Following similar work by Canadian researchers in E. coli, the study indicates interest in LC-MS/MS in clinical microbiology, which has been dominated by MALDI.
The company reported revenues of $375.4 million, up from $353.5 million for the first quarter of 2015 and above analysts' consensus estimate of $360.2 million.
The investment bank said it expects that continued margin expansion will be more challenging than the company's stock price indicates.
The approach allows more rapid detection of resistant strains as well as detection of certain populations for which good clinical assays don't currently exist.
The company reported Q4 revenues of $478.2 million and organic revenue growth of nearly 3 percent as currency effects negatively impacted revenues by 8 percent.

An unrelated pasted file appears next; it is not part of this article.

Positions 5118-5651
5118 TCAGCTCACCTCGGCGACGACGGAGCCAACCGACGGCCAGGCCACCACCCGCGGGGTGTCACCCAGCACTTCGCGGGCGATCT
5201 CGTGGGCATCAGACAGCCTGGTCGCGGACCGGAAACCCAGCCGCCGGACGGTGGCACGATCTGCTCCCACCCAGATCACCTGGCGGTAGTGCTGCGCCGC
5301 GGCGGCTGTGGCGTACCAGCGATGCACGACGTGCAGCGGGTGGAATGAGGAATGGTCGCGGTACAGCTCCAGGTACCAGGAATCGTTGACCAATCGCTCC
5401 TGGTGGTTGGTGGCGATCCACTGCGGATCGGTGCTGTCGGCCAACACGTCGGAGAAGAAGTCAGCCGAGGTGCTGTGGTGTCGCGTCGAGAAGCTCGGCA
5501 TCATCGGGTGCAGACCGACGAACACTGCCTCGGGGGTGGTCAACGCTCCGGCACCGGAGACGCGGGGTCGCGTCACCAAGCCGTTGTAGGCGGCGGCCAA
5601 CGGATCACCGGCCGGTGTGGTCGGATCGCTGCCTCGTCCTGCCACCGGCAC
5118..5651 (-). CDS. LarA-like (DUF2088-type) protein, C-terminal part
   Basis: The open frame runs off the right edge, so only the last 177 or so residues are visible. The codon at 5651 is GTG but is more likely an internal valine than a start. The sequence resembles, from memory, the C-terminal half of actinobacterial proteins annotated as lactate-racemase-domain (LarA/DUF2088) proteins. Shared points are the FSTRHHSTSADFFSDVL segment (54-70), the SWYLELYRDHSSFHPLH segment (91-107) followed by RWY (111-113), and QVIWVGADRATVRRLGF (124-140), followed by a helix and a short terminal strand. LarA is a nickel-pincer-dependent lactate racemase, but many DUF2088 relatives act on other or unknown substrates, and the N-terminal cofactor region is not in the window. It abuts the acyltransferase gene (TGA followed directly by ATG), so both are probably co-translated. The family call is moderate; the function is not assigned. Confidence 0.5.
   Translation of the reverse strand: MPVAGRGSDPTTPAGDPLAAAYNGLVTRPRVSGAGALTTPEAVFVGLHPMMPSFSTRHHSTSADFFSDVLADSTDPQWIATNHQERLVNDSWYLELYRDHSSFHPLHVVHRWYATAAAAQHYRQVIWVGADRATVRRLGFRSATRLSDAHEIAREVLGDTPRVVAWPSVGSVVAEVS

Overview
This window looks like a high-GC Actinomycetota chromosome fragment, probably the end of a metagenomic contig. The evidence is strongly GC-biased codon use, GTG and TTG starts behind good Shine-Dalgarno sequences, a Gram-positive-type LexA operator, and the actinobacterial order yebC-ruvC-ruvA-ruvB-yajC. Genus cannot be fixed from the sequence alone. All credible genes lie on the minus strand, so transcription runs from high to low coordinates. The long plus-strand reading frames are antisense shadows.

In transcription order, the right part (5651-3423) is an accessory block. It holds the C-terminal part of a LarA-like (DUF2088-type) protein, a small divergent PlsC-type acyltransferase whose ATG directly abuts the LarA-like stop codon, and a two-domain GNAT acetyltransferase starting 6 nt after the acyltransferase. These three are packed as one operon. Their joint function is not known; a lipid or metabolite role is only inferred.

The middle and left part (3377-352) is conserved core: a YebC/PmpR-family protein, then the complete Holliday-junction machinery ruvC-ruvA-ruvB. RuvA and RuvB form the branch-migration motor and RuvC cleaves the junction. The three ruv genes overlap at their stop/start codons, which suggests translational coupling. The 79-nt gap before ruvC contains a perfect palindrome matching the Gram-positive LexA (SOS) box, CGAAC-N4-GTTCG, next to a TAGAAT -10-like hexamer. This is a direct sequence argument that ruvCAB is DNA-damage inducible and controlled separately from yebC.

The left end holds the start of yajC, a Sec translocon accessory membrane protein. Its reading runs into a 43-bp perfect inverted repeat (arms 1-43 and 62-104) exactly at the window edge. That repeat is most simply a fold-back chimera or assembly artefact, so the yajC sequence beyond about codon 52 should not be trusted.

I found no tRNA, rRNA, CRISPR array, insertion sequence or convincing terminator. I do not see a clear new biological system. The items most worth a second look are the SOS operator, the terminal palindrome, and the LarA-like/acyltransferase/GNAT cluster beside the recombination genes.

While much attention has focused on triple quads, MALDI-TOFs offer advantages in simplicity and throughput that could help them make clinical inroads.
The investment bank also initiated coverage of Agilent Technologies, Bruker, Illumina, PerkinElmer, and Waters with a Hold rating.
There were more winners than losers in the 2015 GWDN Index, but some lost big.
Their approach detects resistance to carbapenems, drugs commonly used in hospitals and in patients with infections already resistant to other antibiotics.
The program will run for two years, and Bruker said that it will repurchase its common stock from time to time in amounts and at prices that it deems appropriate.
An international commission is to develop a report on how researchers, clinicians, and regulators should evaluate the clinical applications of human germline genome editing.
The American Prospect writes that the pilot program to test the DNA of migrants could lead to more family separations.
The US Department of Agriculture presents a new blueprint for animal genomic research.
In Genome Research this week: repetitive element deletion linked to altered methylation and more in form of muscular dystrophy; human contamination in draft bacterial and archaeal genomes; and more.